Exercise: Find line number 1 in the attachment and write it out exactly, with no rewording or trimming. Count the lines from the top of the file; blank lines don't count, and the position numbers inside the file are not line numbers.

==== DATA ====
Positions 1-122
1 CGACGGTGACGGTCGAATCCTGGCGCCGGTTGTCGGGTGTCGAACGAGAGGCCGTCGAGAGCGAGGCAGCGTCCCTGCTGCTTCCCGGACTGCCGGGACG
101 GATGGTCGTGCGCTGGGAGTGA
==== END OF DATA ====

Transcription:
Positions 1-122